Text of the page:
When to End a Friendship: Signs It’s Time to Let Go

UPDATED: April 4, 2024
PUBLISHED: July 21, 2017
Two women sitting together, one is on the phone and the other is realizing it's time to end the friendship

Friendship is something we all desire, and having great friends improves our lives. Friends are often the people in our lives who make us better. So why is it that we are so tormented by certain friendships? Some fizzle out, some go sour, some grow apart. Regardless of the relationship, there are some universal signs a friendship is over. 

These signs are often things we choose to overlook as friends, but if you’re noticing them as a pattern, it may be a signal the relationship has run its course. Below, we’ll cover what those signs often look like and how to know when to end a friendship.  

1. Your core values differ and you’ve noticeably grown apart

Naturally, over time, some friendships move in different directions. Maybe you’re at different chapters in your life and have noticeably grown apart—or as your friendship ages, you begin to realize your core values are very different and you no longer have anything in common with one another. There’s nothing wrong with this, and while some friendships survive these factors, others do not. If this is the case, it may be time to reflect on the role this friendship plays in your life.

2. You always do all of the work

If your friendship is one-sided, then it might be time to reevaluate the relationship. But it’s important to remember that good friendships sometimes shift to support one person over the other, depending on the season. So be honest with yourself and ask, Am I always doing all of the work, or am I doing all of the work right now?

3. You can’t truly be yourself

If you feel like you need to be someone else when you’re around this person or there is a fear that they don’t accept you for who you are, it’s important to note this aspect of your friendship. If you have to shrink yourself to become digestible for someone else in order for the relationship to thrive, it isn’t a true friendship. 

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4. You feel entirely responsible for their happiness

You are not responsible for someone else’s happiness. You can be a part of their happiness, but you aren’t responsible for it. If your relationship with your friend is solely reliant on what you bring to the table and how you make them healthy, it may not be a functional friendship that consists of two independent people.

5. You typically feel drained after spending time with them

If the friendship isn’t adding to your life, then it’s time to dedicate your time to those who are uplifting and have a positive influence on you. Take inventory of how you feel after you spend time with your friend. If you frequently feel drained after spending time with them, this is a red flag and a sign to reflect on what specifically is causing you to feel drained when you’re in their company.

6. There are trust issues

If you don’t have trust, you don’t have a friendship. Deep connections require trust (in any relationship) and trust requires honesty. If you have consistent trust issues in your friendship, chances are it may not survive and the relationship will become a source of frustration.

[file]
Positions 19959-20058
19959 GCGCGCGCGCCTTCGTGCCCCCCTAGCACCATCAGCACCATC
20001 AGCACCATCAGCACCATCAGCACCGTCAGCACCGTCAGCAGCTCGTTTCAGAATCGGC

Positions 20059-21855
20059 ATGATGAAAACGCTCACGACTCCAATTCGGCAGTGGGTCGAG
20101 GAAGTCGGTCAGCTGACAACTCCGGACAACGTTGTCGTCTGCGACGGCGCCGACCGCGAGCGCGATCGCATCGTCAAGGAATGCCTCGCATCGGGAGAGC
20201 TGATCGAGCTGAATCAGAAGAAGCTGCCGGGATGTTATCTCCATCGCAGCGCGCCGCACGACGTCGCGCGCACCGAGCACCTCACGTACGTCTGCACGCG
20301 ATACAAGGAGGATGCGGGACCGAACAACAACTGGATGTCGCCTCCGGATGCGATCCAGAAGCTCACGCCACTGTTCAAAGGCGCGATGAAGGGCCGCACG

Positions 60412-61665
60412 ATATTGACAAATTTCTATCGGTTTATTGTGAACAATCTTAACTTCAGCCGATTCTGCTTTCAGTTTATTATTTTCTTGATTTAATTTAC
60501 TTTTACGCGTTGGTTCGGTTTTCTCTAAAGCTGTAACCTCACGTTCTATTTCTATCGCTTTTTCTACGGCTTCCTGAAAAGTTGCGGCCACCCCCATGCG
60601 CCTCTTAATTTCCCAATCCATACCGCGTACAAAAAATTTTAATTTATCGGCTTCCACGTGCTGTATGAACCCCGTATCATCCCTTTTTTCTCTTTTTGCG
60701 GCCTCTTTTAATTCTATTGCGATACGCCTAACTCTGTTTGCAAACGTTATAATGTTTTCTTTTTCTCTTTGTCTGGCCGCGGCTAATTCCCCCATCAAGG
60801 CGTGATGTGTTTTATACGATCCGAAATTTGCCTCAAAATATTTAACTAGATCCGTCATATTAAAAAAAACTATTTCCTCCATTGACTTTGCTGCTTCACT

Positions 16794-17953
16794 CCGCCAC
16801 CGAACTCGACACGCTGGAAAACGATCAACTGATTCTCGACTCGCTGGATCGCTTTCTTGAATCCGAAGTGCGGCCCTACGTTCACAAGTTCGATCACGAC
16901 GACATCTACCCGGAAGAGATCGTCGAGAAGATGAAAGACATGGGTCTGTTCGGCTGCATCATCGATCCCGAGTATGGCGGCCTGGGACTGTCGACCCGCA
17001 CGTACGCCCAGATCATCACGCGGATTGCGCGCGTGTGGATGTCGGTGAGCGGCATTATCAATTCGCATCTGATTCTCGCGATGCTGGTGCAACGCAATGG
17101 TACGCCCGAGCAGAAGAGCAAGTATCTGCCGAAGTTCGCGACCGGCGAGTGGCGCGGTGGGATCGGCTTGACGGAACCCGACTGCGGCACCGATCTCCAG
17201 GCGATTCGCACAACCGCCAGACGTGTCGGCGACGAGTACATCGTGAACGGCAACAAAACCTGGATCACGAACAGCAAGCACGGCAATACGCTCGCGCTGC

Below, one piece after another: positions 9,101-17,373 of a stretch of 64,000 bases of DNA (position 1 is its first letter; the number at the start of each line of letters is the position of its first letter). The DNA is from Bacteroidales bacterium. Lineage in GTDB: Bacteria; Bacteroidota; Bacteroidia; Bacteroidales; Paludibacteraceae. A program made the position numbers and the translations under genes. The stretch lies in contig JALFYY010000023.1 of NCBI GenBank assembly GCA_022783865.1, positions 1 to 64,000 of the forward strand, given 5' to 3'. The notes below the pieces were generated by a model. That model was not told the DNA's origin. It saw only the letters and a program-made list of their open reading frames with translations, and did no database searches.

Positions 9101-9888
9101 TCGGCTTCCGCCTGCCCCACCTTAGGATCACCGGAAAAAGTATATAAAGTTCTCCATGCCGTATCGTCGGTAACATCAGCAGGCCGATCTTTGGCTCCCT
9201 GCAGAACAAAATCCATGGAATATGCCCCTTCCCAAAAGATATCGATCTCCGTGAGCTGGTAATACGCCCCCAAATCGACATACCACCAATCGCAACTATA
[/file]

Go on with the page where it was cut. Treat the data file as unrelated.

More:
7. They are immature

There is no room for immaturity in friendships. If someone plays games, gossips or is unable to be an adult when it comes to your friendship… it’s time to move on.

8. You must downplay your accomplishments

Some friendships are competitive, and while there isn’t necessarily anything wrong with that, a true friend should still be supportive of your accomplishments and excited about your wins. A good friend will want you to succeed—so if you find yourself holding back from sharing good news to avoid hurting your friend’s feelings, it can be a sign that perhaps you need to reassess your friendship.

How to end a friendship

If you read this and realize that there is someone in your life you need to distance yourself from, what do you do then? There’s no one good or easy way to end a friendship, but there are some options.

  • Sit down and tell them directly that you don’t want to continue being friends. 
  • Slowly allow things to fizzle out by not initiating contact. 
  • See the person less frequently and only in group settings.
  • Take responsibility for the decision to end the friendship.
  • Avoid blaming the other person. 
  • Use “I” language rather than “you” language when expressing your concerns.
  • Be kind because, after all, this person was your friend.
  • Be direct about what you need, whether that’s ending the friendship or taking a break.
  • Never break up impulsively.
  • Think carefully about what you’ll say and how you’ll say it.

Ending a friendship can be just as painful as ending a romantic relationship. It’s something that takes a good deal of consideration, especially if it’s someone you’ve been friends with for an extended period of time. 

Before you move forward and take action in a particular friendship that has gone south, ask yourself what is truly the best approach. Is a sit-down conversation really necessary? Or are you able to create healthy boundaries with this person and just allow your relationship to shift organically?

This article was updated April 2024. Photo by Bilanol/Shutterstock.com

Chalene Johnson is a New York Times best-selling author, motivational speaker and founder of the SmartLife movement. As the host and creator of many fitness informercials and a regular guest on QVC, Johnson has sold more than 10 million DVDs and currently holds “The Guinness Book of World Records” for the most fitness videos. The Huffington Post recognized Johnson as one of the Top 50 Female Entrepreneurs to watch in 2017. Johnson and her husband and business partner Bret have been married for more than 20 years.